19 July 2007 17:24 [Source: ICIS news]
By Nigel Davis
LONDON (ICIS news)--INEOS, SABIC and Basell are frontrunners to acquire BASF’s estimated €1.6bn ($2.1bn) commodity styrenics business as blockbuster M&A activity in the sector rolls on, industry sources said on Thursday.
SABIC and Basell would benefit from further integration of their respective upstream styrene and benzene positions, with Basell’s expected to be bolstered significantly after its planned purchase of Lyondell, they added.
INEOS, which last month agreed to acquire the Lustran ABS (acrylonitrile butadiene styrene) business from Lanxess could also consolidate that and its Nova Innovene polystyrene (PS) interest further with such a deal.
The European market was abuzz with comment following BASF’s review of its styrenics business.
“The business would appeal to players such as INEOS, SABIC, Basell and possibly Total", said Richard Sleep, a Nexant Chem Systems vice president.
“The styrenics business needs consolidation. It is a business under threat,” he added.
Margins in the styrenics chain had moved towards benzene and the cracker in recent years, Sleep said, and products such as ABS were facing stiff competitive pressure from other polymers.
The German chemicals giant said on Tuesday that it had received an initial offer for its styrene monomer (SM) polystyrene (PS), styrene butadiene co-polymer (SBC) and ABS activities and that it intended to focus on foams and specialties.
The styrenics businesses under review had sales of €3.2bn in 2006.
BASF’s styrenics earnings globally have been under considerable pressure in recent years alongside those of other players in the sector in a volatile and high cost feedstock cost environment with global product overcapacity.
Consolidation in the downstream businesses particularly has continued apace with players in Europe and ?xml:namespace>
BASF said that the styrenics assets under consideration are in
“Earnings in our styrenics activities have improved considerably thanks to efficiency optimization measures and fine-tuning of business models,” John Feldmann, BASF board member in charge of the company’s plastics and oil & gas segments said.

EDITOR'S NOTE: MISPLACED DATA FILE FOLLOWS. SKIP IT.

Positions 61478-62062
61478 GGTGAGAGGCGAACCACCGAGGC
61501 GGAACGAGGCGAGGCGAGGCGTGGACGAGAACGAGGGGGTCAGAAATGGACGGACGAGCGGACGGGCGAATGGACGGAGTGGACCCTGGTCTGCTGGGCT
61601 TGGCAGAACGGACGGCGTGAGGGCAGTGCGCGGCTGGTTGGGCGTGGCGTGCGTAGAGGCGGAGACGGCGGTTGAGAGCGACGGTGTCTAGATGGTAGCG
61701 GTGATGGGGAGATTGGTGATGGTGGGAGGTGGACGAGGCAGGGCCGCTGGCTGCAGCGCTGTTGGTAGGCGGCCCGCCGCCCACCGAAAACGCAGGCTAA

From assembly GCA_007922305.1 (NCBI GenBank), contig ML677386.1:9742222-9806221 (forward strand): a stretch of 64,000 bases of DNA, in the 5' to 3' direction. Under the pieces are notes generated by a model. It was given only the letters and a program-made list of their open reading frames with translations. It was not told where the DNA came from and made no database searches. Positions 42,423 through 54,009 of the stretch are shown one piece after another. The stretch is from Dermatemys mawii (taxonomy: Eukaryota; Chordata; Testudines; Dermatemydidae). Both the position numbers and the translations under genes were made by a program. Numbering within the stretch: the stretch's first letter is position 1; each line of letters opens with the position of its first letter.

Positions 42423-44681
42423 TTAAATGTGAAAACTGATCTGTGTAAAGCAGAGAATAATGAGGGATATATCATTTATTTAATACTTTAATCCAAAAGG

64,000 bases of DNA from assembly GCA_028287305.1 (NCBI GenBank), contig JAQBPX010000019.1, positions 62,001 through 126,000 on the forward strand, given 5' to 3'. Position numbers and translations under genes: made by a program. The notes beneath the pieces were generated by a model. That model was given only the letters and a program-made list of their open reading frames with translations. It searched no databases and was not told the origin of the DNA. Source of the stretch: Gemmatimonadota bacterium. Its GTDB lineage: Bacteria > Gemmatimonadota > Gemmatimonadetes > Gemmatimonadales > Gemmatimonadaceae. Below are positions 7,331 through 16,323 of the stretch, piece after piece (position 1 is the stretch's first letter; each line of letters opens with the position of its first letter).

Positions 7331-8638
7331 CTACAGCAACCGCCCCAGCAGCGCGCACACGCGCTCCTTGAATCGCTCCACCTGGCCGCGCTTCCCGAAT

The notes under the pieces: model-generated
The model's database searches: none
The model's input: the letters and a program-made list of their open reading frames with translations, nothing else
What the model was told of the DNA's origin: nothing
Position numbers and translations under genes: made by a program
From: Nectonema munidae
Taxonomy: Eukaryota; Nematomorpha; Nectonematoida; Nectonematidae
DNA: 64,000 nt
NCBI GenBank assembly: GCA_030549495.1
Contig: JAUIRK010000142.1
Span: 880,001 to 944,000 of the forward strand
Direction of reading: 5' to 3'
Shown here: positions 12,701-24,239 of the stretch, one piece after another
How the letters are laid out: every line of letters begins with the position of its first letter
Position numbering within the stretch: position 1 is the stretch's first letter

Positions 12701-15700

“However, further repositioning steps are necessary to meet appropriate levels of profitability,” he added.
“We will now begin talks to examine this initial offer as well as consider other options to see if these activities can realise additional potential in their highly competitive markets as part of the portfolio of a company experienced in the global commodities sector.”
BASF said it was being advised by Lazard on the potential transaction
Both SABIC and Basell have struck multi-billion dollar deals in the past two months to further consolidate their positions as integrated petrochemical players.
SABIC’s $11.6bn offer for engineering plastics maker GE Plastics was accepted on 21 May.
Lyondell, the third largest publicly held chemical company in the
The SABIC acquisition gives the company a considerable presence in downstream engineering plastics markets but only a relatively small plant producing ABS in
The Saudi Arabian petrochemical company has access to benzene feedstock in Europe from its plants in the
The Lyondell purchase, made at close to 11 times normalised EBITDA (earnings before interest, tax, depreciation and amortisation), gives the
It also gives it access to large quantities of styrene monomer from Lyondell’s propylene oxide/styrene monomer (PO/SM) plants in
The earnings multiples being offered currently for chemicals business has created a flurry of M&A (merger and acquisition) activity in the sector.
INEOS has been consolidating its global position in petrochemicals following the acquisition of Innovene refining and petrochemical assets from BP.
Both upstream and downstream integration are key to the potential BASF styrenics deal, the sources said.
($1 = €0.73)
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